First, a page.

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Thriving rural areas are key to the EU's future, regions and cities underline  

Logroño declaration calls to consider the needs of rural areas in all EU policies and to earmark EU funds for projects in rural areas.

Europe's local and regional leaders have warned that the EU's long-term sustainable development cannot be achieved without strong and sustainable rural areas and the complete integration of rural communities into the European project. A declaration adopted today at the European Committee of the Regions' Bureau meeting in Logroño, Spain, stresses that all EU policies should account for rural proofing, promoting the attractiveness of rural areas and protecting the quality of life of rural populations, and that rural areas need targeted support to adapt to the climate crisis and the green transition.

Rural areas across the European Union are facing long term systemic challenges including depopulation, shrinking labour force, the lack of essential services, and insufficient investments to respond swiftly to the green and digital transitions. By adopting the Logroño declaration on Ensuring the development of thriving and vibrant rural areas, European local and regional leaders are urging the European Union institutions to fully involve and support rural areas for the success of the European project.

Vasco Alves Cordeiro, President of the European Committee of the Regions, said: "One out of four people live in Europe’s rural areas, which account for around 75% of the EU’s territory. These regions are fundamental for the long-term sustainable development and the social and territorial cohesion of the European Union, but depopulation and the climate crisis may put their future at risk. With better targeted policies, in particular for the green and digital transitions, rural areas can have the tools to ensure access to quality jobs, health and education services, and attract young people. With the Logroño Declaration, the European Committee of the Regions sent a clear message: to achieve a sustainable future, the European Union needs strong rural areas with the full participation of rural communities into the European project."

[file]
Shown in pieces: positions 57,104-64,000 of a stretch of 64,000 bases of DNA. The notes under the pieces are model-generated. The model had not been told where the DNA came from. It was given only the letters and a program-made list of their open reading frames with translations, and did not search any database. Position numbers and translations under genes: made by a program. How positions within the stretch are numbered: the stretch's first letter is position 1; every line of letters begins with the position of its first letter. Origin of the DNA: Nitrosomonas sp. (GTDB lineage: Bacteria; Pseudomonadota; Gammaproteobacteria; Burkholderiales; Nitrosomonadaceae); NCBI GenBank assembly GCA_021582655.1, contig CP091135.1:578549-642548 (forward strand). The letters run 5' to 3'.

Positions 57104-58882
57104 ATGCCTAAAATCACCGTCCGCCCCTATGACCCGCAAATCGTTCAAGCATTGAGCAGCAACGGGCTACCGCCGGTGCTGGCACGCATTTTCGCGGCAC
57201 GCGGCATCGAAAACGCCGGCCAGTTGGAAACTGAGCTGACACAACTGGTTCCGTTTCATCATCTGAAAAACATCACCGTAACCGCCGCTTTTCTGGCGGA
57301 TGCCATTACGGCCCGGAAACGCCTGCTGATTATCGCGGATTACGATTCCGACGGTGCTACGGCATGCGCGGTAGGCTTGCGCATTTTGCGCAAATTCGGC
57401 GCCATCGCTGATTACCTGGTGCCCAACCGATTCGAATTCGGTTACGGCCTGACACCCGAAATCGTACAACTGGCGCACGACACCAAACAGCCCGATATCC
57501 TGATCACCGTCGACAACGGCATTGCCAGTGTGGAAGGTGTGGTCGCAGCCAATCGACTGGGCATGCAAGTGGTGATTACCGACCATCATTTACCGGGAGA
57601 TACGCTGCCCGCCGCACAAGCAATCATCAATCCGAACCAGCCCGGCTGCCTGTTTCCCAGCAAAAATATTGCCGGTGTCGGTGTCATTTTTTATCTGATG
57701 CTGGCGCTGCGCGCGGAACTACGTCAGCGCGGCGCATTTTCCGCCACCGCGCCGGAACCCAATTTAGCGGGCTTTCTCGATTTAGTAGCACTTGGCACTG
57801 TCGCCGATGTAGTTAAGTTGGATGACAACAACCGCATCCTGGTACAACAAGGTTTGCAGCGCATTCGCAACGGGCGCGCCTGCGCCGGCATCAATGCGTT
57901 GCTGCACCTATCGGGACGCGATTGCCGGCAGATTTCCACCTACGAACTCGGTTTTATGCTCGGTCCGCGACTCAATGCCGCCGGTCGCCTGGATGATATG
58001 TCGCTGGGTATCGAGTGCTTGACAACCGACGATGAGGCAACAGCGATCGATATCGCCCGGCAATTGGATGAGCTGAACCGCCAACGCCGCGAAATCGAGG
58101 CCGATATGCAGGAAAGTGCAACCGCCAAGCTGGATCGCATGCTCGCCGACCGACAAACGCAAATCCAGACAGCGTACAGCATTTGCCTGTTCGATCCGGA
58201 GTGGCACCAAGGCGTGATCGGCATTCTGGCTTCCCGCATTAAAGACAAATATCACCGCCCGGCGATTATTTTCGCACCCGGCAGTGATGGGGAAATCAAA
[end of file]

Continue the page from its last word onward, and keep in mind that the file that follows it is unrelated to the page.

As pointed out in the CoR's Annual Report on the State of the regions and cities in EU, 30 million people will have left Europe's rural areas between 1993 and 2033. This risks having severe consequences for the EU's sustainable development, economic growth, farmers livelihood and agri-food production, climate-neutrality goals, provision of public services, social well-being and democracy.

The Logroño Declaration underlines the importance of retaining and attracting young people to pursue their life goals in rural areas. Regions and cities are urging to consider the vulnerabilities and needs of rural areas in all investments under the Common Agricultural Policy and cohesion funds, the national recovery and resilience plans, and other Union programmes, as well as in their future design. In particular, they are calling for minimum earmarking of European funds for projects in rural areas in both cohesion policy operational programmes and other European direct intervention programmes, such as Horizon Europe, the Connecting Europe Facility or Creative Europe.

Furthermore, the climate crisis and biodiversity loss are having a significant negative impact on the agri-food sector. Adaptation to climate change, support for farmers, and disaster risk management should therefore be further reinforced in close cooperation with local authorities. The Logroño Declaration stresses that while the European Green Deal provides many opportunities for rural areas especially through renewable energy production, rural populations need adequate support to ensure a just transition.

Taking part in the debate, which was part of the official programme of the Spanish presidency of the Council of the European Union, Alfredo González, Secretary of State for Territorial Policy, said: "Spain is the best example that a decentralised system can work perfectly when all institutions work loyally and cooperate with each other, as happened during the pandemic or when addressing the consequences of the war or natural disasters.” He stressed that “regions and local authorities are an essential player in improving the day-to-day management of major national and EU policies and the European Committee of the Regions is our partner in promoting these ideas in all corners of the European Union.”

The President of the Government of La Rioja, Gonzalo Capellán (ES/EPP), participated in the meeting of the Conference of Presidents on Monday, where he demanded that “the voice of the regions and the local be taken into account in the policies of Brussels: from the local reality, in its diversity and its specificity, in direct collaboration with local actors," he stressed. “From my government, we defend a modern, sustainable and accessible municipality model with the determined commitment to boost competitiveness and innovation, combining our rich cultural and social heritage for economic development,” he concluded.


Lauri Ouvinen

Tel. +32 473536887

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